finnish sauna, benefits to sauna, heart health, how to improve cardiovasular system, cardiovascular health, what sauna is best?

Finnish Secret Slashes Risk of Dementia

By David Blyweiss, M.D., Advanced Natural Wellness

February 24, 2017

  • Saunas slash risk of dementia by up to 66%
  • They’re good for your heart, too
  • Here’s how to get the most out of your sauna experience

If you live in the northern states the idea of a nice, steamy sauna probably sounds pretty good right around now.

But no matter where you live, enjoying a sauna on a regular basis may be just what you need for a healthy heart, lively brain and longer life.

The people over in Finland know all about the healing power of saunas. They enjoy them with striking regularity. As a matter of fact, the large majority of Finns take at least one sauna every week. Many take them even more frequently.

And the pay-off is huge.

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One of the most appealing aspects of frequent sauna use is that it could protect you from Alzheimer’s disease and dementia.

In fact, when researchers followed a group of Finnish men for 20 years, those who took part in two to three sauna sessions a week slashed their risk of dementia by a whopping 66%.

And these weren’t excruciatingly long visits to the sauna bath. In fact, the average length of each visit was only about 15 minutes.

But that’s not all…

Saunas are great for Your Heart – And More!

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It also turns out that regular sauna use can greatly boost your cardiovascular health. These heat baths help improve blood flow, boost the health of your blood vessels, improve cholesterol profiles and help to lower triglyceride levels.

The effects are so great that taking a sauna just two or three times a week can cut your risk of a sudden coronary death by about a quarter. And using one four or more times each week could cut the risk by more than two-thirds.

Now, I don’t know about you, but spending 15 minutes a few days a week to protect your heart and brain isn’t a lot of time.

Plus, there are many more health advantages associated with taking part in traditional Finnish saunas. They can help boost your lung function, relieve depression, cut your chances of catching a cold and lower blood pressure.

How to Safely Use the Sauna

The health results that come with taking regular saunas are so startling that just 15 minutes can be compared to a bout of low- to moderate-intensity exercise training. That’s because the high temperatures cause your heart rate to climb, just like exercise does.

And while I don’t suggest giving up regular physical activity for saunas, I do think it’s to your benefit to make saunas a part of your life. Just a few minutes a day, three to four times a week is all it takes to achieve health improvements.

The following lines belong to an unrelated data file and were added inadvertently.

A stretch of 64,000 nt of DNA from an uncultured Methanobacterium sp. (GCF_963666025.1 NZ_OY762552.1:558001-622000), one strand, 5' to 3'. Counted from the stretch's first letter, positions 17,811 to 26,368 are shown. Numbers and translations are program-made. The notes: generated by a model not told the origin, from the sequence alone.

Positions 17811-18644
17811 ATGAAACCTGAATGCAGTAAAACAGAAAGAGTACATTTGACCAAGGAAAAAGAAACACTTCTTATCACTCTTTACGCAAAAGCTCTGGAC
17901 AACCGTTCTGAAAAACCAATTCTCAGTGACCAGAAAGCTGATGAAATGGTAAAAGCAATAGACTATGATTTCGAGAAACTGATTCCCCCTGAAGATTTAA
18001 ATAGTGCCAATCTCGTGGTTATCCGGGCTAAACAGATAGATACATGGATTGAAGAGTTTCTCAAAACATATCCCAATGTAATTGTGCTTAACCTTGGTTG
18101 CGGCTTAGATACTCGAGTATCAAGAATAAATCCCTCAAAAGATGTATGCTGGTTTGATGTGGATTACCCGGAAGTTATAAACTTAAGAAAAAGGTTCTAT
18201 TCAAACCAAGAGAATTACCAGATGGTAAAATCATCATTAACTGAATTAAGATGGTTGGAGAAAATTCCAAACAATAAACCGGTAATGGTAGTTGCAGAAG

Now, a sauna isn’t the same thing as a steam room. In fact, traditional Finnish saunas are relatively dry air, with only 10% to 20% humidity. So you want to find a low humidity sauna that uses either a wood burning stove or operates on infrared.

Before enjoying your first sauna session, here are a few things to keep in mind.

  • One thing you’re going to do in the sauna is sweat. This means your body is going to lose a lot of fluid. So make sure to drink a couple of glasses of water beforehand. Then, replenish with another glass or two afterward.
  • Your body probably won’t be able to handle the heat stress for very long to start with. Nor is it a good idea to sweat out a boatload of toxins all at once. So start off slowly – say five minute sessions – and gradually build up to 15 minute sessions.
  • The Finnish have strict rules in the sauna. It’s a place of peace and quiet… not a place to discuss business or complain about your problems. Use it as a time to relax and de-stress.
  • Take a warm shower after exiting the sauna, then give your body a blast of cold water to seal off your pores.
  • If you have a heart condition such as angina or a recent heart attack, lung disease or other serious health concern, talk to your doctor about the advisability of sauna use. They may be contraindicated for your condition.


Imamura M, et al. Repeated thermal therapy improves impaired vascular endothelial function in patients with coronary risk factors. J Am Coll Cardiol. 2001 Oct;38(4):1083-8.

Gryka D, et al. The effect of sauna bathing on lipid profile in young, physically active, male subjects. Int J Occup Med Environ Health. 2014 Aug;27(4):608-18.

Laukkanen T, et al. Association between sauna bathing and fatal cardiovascular and all-cause mortality events. JAMA Intern Med. 2015 Apr;175(4):542-8.

Laukkanen T, et al. Sauna bathing is inversely associated with dementia and Alzheimer’s disease in middle-aged Finnish men. Age Ageing. 2016 Dec 7. [Epub ahead of print]

Crinnion WJ. Sauna as a valuable clinical tool for cardiovascular, autoimmune, toxicant- induced and other chronic health problems. Altern Med Rev. 2011 Sep;16(3):215-25.